The first call over Net2Phone Inc.'s voice-over-Internet protocol cable-telephony platform went through last week, when chairman Howard Jonas rang up Liberty Media Corp. chairman John Malone — Net2Phone's prinicpal stakeholder — on June 26.
Jonas, who was at Liberty's cable system in Puerto Rico, called Malone in Denver and exchanged pleasantries via the Net2Phone technology. Jonas made note of the significance of a successful phone call made over cable plant, in light of the troubles facing WorldCom Corp. (which came to light that morning) and other telephone companies.
"The technology sounds great," said Malone, whose Liberty owns 22 percent of Net2Phone. "The combination of telecom and cable over a VoIP platform is a technology we have been watching with much interest for years," he added, noting that the economics "far outweigh those of the traditional circuit-switch network."
The Jonas-Malone call kicked of a 100-home VoIP test in Liberty Cablevision's 113,000-subscriber cable system in Puerto Rico.
Liberty launched cable-modem service last week, in conjunction with the IP telephony trial. The company is using Motorola Inc.'s BSR 64000 cable-modem termination system and CG4501 cable modem with an IP phone jack.
IP telephony calls are routed through an embedded multi-terminal adapter on the side of the home. The calls then travel through Liberty's hybrid fiber-coaxial (HFC) network to the Motorola CMTS.
From there, the call is routed through a Net2Phone soft switch and gateway to the public switched network. Undersea cable lines carry data and voice traffic from the U.S. to Puerto Rico.
The test marks a new stage in Net2Phone's development. The company had previously concentrated on PC-to-PC phone calls.
"This is truly an end to end voice-over-IP service over an HFC network through a DOCSIS [Data Over Cable Service Interface Specification] platform," Liberty Media chief technical officer Tony Werner said. "This is a primary line type of service."
Some Net2Phone gear is DOCSIS 1.1 certified, Werner said, and other parts that haven't been certified are DOCSIS 1.1-capable.
After the Puerto Rico test is complete, Werner said, Net2Phone and Liberty will collaborate on commercial business plans. The early economics look appealing, he said.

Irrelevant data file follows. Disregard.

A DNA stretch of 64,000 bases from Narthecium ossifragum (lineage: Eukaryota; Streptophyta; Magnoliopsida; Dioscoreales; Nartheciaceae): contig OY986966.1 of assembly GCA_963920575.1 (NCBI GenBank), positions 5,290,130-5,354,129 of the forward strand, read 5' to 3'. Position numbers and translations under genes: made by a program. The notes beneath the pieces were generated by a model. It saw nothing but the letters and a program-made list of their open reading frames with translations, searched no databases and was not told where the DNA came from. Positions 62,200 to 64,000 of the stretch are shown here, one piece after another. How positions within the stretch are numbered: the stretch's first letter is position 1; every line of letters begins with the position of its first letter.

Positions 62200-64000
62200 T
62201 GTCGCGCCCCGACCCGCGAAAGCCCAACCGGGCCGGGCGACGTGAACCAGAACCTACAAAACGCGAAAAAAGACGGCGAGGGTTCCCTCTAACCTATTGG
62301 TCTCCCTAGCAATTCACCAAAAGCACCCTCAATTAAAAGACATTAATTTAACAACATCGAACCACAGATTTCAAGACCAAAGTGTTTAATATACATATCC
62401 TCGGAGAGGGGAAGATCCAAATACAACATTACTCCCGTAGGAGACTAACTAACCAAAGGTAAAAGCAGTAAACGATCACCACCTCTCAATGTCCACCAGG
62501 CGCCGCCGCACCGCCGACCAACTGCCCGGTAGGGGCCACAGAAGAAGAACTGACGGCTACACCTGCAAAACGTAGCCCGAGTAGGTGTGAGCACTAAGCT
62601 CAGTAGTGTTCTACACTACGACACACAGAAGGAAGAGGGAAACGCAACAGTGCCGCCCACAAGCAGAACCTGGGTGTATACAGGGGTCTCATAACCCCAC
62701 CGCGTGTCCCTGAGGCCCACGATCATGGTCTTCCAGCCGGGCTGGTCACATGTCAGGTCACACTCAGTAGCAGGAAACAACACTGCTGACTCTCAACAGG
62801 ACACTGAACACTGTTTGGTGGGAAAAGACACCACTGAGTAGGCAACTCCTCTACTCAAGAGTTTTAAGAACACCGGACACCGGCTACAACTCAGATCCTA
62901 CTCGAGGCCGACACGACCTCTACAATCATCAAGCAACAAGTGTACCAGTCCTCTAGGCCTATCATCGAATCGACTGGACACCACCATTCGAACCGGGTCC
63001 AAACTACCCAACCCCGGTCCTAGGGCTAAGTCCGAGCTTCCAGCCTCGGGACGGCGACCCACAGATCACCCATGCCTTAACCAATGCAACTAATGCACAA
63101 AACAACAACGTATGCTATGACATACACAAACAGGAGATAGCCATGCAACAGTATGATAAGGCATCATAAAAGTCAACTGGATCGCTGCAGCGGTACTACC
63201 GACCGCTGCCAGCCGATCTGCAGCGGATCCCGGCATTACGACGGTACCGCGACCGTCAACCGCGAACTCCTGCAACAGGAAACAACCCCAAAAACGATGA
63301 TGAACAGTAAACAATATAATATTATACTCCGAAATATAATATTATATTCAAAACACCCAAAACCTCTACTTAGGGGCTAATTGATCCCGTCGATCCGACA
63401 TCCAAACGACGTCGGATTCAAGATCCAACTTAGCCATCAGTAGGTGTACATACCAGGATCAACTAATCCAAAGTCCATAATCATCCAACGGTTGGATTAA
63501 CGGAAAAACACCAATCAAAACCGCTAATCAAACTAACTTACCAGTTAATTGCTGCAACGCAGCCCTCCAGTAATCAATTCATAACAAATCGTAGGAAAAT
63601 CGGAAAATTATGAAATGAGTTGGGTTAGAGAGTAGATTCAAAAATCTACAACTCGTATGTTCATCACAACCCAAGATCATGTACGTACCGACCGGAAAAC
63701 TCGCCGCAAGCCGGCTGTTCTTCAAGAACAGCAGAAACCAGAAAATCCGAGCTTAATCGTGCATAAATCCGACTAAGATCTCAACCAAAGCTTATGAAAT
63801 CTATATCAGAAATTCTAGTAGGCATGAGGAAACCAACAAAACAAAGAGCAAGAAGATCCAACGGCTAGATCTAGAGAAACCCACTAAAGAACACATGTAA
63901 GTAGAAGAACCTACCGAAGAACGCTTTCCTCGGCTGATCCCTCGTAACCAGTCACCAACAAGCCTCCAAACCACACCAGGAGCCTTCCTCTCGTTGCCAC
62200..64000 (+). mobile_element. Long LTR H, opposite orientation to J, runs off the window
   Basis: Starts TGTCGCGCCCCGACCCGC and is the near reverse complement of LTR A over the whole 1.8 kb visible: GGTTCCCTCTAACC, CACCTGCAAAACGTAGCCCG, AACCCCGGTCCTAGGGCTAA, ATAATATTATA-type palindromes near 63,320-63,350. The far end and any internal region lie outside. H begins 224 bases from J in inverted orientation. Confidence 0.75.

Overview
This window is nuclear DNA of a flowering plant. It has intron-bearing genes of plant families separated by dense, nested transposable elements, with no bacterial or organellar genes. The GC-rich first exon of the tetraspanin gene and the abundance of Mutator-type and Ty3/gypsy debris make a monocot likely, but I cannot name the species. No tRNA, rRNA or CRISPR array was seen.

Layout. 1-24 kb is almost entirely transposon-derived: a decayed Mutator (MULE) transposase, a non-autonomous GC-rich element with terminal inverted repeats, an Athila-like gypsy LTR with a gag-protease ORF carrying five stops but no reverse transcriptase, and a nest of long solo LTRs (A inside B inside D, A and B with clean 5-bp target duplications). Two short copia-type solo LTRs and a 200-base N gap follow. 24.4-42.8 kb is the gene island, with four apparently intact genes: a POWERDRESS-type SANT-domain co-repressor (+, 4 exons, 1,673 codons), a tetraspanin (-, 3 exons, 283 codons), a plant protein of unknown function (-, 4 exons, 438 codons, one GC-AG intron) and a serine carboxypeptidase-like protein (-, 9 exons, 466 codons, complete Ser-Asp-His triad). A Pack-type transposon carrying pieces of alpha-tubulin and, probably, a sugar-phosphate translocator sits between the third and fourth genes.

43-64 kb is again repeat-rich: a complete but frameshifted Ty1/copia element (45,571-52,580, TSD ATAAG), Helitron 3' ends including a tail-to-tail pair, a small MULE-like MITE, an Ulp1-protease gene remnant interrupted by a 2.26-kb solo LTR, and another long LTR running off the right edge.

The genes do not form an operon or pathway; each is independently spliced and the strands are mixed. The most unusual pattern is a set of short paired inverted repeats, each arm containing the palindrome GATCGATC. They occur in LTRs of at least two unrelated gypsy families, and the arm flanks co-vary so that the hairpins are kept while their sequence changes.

"If you look at the cable modem and CMTS as sunk costs, then the incremental economics get awfully good," he said. There are incremental costs with the MTAs, additional bandwidth and more headend gear, including the soft switches.
Werner said Liberty is kicking around two different models to pay for the soft switch. In one, Net2Phone would pick up the cost and receive a larger split of revenues, he said. In the other, the operator would pick up the cost, and Net2Phone would receive a lower fee.
In either case, Werner said, "We think it can easily reach 40 percent to 50 percent [profit] margins in year two, if done right. The incremental cost per line could be in the hundred or sub-hundred range.
HELPS BEAR COSTS
"VoIP is hugely complementary and allows you to leverage the CMTS and plant upgrade," he said. It's also important in markets like Puerto Rico, where lower PC penetration will likely mean less overall cable-modem penetration, he said.
The addition of VoIP helps pay for the cost of data service and for the CMTSs, he said.
The VoIP push comes as Net2Phone reworks its business strategy. Three weeks ago, Net2Phone posted a third-quarter consolidated net loss of $24 million against $30.6 million in revenue. The company said consolidated EBITDA loss from continuing operations was $11.7 million.
Quarterly revenues dropped $10 million from the previous year's $40 million total. The company took a $114 million restructuring charge in the quarter related to layoffs, lease terminations and the closure of unprofitable routes.
The company said it had $122 million in cash, cash equivalents and marketable securities as of April 30.